Choosing Between Reality and Legal Fiction in Pakistan

Steve Hynd, writing at the New Atlanticist,makes the good point that a lot of analysis of the Taliban treats themlike a monolithic movement, when the groups referred to are actuallydisparate elements with varying degrees of rivalry, cooperation and agenda overlap.I’m definitely guilty of that, so via Hynd, thisAnand Gopal article is a good start towards getting a better handle on the more precise taxonomy.

But whether it’s the Afghan Taliban targeting Kabul (Mullah Omar and Jallaludin Haqqani), or the Pakistani Taliban targeting Islamabad (Baitullah Mehsud and Maulana Fazlullah), over and over, the common refrain when discussing the Talibans’ (as opposed to the Taliban’s) gains is the law-and-order vacuum that they fill withSharia law. That’s no coincidence, says Arif Rafiq, since the Pakistani ruling elites, both military and civilian, have done everything in their power to defang the power of the civil courts. Here’s what he wrote last August:

About deposed Chief Justice Iftikhar Chaudhry: it is strange how somany powerful Pakistanis fear one good judge. It is a testament to howmuch political and financial power are contingent upon a state oflawlessness and graft. It is also strange that the rule of lawmovement is being opposed so vigorously when Baitullah Mehsud hasaccelerated his plans to establish his own judicial system across thetribal areas. In a sense, Pakistanis face a choice betweenIftikhar Chaudhry and Baitullah Mehsud. Eliminating the former is avote for the latter.

Pretty prescient, when you consider that the Swat ceasefire essentially seals the deal in Mehsud’s favor, at least for the time being.

Rafiq calls Pakistan’s negotiated settlement “death by deferral.” Spencer Ackerman links to this NY Times video documenting the horrors the Taliban are inflicting on Swat, and says that “the idea that the Taliban will stop at Swat flies in the face of Taliban irredentism since its inception in Pakistan a few short years ago.” Henry Kissinger says:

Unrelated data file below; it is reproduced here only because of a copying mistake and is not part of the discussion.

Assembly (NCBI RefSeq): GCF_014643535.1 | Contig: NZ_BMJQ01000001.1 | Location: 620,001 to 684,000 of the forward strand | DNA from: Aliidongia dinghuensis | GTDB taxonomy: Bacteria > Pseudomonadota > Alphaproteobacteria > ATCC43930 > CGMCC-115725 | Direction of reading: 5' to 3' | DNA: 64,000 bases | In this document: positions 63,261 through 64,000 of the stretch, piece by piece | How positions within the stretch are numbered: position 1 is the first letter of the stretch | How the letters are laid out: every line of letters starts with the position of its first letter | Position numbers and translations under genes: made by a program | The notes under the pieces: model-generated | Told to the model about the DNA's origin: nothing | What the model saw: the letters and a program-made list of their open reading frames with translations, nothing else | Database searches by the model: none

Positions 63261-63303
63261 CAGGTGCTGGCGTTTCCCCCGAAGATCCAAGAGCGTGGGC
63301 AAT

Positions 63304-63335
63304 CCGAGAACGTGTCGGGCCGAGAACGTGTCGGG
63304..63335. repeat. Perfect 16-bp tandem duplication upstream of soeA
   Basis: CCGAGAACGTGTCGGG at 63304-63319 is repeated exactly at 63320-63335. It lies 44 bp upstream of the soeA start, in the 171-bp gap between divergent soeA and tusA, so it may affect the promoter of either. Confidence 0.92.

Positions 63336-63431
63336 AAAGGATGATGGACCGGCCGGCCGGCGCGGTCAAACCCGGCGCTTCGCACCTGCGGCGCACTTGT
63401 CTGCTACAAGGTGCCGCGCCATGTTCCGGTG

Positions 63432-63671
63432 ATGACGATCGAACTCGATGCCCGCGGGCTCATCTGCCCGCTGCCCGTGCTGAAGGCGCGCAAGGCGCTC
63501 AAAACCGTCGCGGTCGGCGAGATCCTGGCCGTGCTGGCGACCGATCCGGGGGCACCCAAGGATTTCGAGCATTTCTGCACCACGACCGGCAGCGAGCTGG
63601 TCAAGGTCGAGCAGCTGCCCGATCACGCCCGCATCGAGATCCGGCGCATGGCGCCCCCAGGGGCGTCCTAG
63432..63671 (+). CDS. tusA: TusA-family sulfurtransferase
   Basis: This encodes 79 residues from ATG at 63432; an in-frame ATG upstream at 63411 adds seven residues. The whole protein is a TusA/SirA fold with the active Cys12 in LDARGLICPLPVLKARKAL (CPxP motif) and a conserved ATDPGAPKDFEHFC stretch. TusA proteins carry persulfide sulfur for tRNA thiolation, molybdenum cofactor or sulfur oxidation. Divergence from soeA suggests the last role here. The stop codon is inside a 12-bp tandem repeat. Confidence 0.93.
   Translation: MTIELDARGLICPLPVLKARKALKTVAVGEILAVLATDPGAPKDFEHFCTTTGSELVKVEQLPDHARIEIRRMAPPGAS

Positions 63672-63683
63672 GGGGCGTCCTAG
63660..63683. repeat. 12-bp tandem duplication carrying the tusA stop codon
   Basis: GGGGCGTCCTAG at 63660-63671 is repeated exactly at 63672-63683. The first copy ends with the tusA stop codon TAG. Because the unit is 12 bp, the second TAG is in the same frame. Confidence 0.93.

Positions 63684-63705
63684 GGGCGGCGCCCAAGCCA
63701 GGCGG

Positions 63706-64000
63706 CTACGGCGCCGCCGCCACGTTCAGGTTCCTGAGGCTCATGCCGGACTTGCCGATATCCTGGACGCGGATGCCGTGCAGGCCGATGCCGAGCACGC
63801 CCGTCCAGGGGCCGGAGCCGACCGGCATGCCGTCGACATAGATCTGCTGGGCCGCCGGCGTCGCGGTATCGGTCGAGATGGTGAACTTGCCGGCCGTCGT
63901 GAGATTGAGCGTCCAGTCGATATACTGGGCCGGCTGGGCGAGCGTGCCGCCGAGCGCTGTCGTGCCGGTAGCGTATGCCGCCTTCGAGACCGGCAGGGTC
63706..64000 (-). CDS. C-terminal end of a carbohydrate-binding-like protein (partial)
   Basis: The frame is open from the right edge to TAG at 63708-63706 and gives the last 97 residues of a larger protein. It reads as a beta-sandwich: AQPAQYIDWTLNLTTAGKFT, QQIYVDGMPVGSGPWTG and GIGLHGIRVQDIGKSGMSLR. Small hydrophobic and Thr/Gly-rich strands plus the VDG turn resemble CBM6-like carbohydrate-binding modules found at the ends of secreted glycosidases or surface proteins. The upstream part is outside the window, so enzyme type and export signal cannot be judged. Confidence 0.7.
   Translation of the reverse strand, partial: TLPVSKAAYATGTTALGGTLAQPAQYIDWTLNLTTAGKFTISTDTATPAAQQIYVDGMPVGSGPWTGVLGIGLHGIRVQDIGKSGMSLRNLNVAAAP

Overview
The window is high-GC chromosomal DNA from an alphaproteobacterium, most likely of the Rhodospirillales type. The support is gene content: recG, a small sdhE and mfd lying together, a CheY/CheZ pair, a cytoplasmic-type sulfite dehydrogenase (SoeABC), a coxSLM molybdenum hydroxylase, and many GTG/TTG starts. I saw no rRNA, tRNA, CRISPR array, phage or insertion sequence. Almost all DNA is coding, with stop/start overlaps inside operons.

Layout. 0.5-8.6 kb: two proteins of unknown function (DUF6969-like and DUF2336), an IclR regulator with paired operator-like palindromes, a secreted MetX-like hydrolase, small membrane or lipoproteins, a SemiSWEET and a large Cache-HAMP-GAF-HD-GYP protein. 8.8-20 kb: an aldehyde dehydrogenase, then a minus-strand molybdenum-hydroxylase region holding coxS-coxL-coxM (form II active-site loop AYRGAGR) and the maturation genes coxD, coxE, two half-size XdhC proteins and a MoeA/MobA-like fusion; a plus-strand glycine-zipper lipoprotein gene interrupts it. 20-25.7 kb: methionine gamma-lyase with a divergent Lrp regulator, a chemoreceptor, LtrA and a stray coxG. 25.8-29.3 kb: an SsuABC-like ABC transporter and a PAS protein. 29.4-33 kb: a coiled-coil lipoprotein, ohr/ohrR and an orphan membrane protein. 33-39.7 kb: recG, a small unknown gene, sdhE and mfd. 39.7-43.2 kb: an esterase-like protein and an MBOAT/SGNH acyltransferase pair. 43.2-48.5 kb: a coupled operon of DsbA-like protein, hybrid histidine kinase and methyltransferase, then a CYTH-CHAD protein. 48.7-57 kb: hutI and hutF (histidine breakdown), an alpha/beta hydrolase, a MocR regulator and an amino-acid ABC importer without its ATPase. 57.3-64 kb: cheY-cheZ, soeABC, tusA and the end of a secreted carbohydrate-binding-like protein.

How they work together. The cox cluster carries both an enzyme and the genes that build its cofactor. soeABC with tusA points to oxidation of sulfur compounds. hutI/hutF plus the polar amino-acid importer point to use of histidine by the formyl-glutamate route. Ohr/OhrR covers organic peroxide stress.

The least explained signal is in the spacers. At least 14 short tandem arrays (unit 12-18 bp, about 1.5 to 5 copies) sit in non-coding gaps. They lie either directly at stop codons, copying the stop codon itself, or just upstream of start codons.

Military strategy should concentrate on preventing the emergence of acoherent, contiguous state within the state controlled by jihadists. Inpractice, this would mean control of Kabul and the Pashtun area.

But for all their distinctions, the various Taliban jihadists have demonstrated a much more local, nationalist agenda than al-Qaida. And unlike Ackerman, I suspect that they’ve reached the highwater mark of their ability to claim Pakistani territory. Not to be cavalier to the horrors of Taliban rule. But the real threat to American interests is two-fold. First, that they harbor al-Qaida elements that can then target America. Second, that the Mehsud faction destabilizes — which is very different than takes over — the Pakistani state.

So I lean closer to Tom Barnett’s assessment than to Kissinger’s. The developments in Swat and Afghanistan demonstrate the degree to which the American war effort — including its pressure on Islamabad to enforce government writ in the FATA and NWFP — are in defense of a legal fiction. The Pashtun state within a state already exists and is for now governed by various Taliban factions. Better to accept that, with the condition that we exercise the right to target al-Qaida there with or without Islamabad’s cooperation, than to continue to pressure Pakistan to cooperate in policies that might very well turn it into a failed state.

Things might change in Pakistan, and when they do, we can always recalibrate policy to help Islamabad develop a civil criminal system and engage in the full-spectrum development effort in the FATA and NWFP that could turn it into a coherent state. But until then, we’re better off facing reality, which means scaling back to a counterterrorism approach.

Note: Updated for clarity.

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